A good healthy dose of sustained inflation is just what we need, according to Harvard’s Ken Rogoff, Professor of Economics and Public Policy. That this proposed inflation would plunge as many as a billion more people around the globe into poverty, is nothing compared to the benefits of a more favorable Debt/GDP ratio, in his view. In fact, Prof. Rogoff suggests that the Federal Government could then use this extra deficit breathing room to continue stimulating the economy- a course it has been steering so effectively over the last three years. Surely that money will trickle its way back down to the Average Joe’s pocket eventually, he posits.
‘Certainly a little bit of inflation, say 4 percent, 5 percent, for a few years would be the least of our problems, and it might lower the burden of these(private debt and increasingly public) debts, as people’s wages go up.’, he opined in a Nightly Business Report interview this week. Although wages for the average American have remained flat for a decade or more, and have actually declined relative to inflation, Mr. Rogoff believes that, somehow, this will change.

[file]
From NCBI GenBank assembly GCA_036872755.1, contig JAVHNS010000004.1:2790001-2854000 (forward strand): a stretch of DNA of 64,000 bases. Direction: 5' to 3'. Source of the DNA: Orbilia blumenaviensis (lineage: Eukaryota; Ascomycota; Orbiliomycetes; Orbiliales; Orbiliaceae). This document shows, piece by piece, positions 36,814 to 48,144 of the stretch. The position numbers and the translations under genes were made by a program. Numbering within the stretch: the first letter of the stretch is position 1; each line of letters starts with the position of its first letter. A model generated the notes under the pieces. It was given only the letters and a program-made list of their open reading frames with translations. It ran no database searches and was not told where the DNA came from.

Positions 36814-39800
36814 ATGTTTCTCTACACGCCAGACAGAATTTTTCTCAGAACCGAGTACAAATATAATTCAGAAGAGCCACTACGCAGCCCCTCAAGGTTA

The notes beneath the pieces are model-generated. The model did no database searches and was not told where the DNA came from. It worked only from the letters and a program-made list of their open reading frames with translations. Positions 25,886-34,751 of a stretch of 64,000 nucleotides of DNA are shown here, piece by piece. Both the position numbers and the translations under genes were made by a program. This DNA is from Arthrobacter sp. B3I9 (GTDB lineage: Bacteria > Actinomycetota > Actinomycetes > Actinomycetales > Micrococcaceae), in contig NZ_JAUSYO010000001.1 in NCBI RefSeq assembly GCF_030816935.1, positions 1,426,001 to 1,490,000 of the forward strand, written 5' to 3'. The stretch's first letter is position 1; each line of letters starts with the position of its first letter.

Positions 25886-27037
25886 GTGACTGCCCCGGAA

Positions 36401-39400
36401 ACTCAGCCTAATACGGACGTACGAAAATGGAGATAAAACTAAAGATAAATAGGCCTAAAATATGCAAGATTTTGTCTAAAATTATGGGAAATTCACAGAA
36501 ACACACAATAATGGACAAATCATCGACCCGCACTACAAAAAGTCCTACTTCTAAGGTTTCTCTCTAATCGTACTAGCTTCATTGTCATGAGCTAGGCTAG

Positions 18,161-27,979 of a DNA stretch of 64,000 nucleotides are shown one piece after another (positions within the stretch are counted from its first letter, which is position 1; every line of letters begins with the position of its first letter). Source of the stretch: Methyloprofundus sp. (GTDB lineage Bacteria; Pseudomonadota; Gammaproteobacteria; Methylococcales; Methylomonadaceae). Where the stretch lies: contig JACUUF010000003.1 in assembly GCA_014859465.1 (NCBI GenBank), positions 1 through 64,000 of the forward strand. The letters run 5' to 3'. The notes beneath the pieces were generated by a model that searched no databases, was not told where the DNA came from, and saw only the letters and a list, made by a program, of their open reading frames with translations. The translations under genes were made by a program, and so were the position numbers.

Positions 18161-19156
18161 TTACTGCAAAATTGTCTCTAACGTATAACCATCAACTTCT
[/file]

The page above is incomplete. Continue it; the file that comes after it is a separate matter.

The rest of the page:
Maybe at Harvard… but not in Sacramento.
Average household income in Sacramento is approximately $47,000 per year, according to 2009 Bureau of Labor Statistics data. Unemployment is at 12.5 percent- much higher than the 9.1 percent national rate. If the take-home pay of the average household is right around $3,000 dollars a month, then Prof. Rogoff is content that a $450-$600 dollar monthly reduction of purchasing power would be no big deal for you and me.
Jennifer Richards, a young Sacramento mother, would disagree. ‘Frustrating that many people think things have gotten better, when in actuality, our situation is no better now than it was two years ago. Wake up!’ Of course Ms. Richards has not had the benefit of Mr. Rogoff’s education and expertise, and therefore does not grasp the concept that higher prices for life’s necessities is a good thing. All she needs to do is ask her boss for more money.
The maunderings of an effete intellectual would normally be laughable. In this case- not so. Prof. Rogoff is one of our most televised economists. A week from now, someone will be citing his expertise as a public policy recommendation, without a doubt. As a result, more children in Santiago- or Sacramento- will go hungry in the coming years, just because Ken Rogoff thinks that this is the smart thing to do.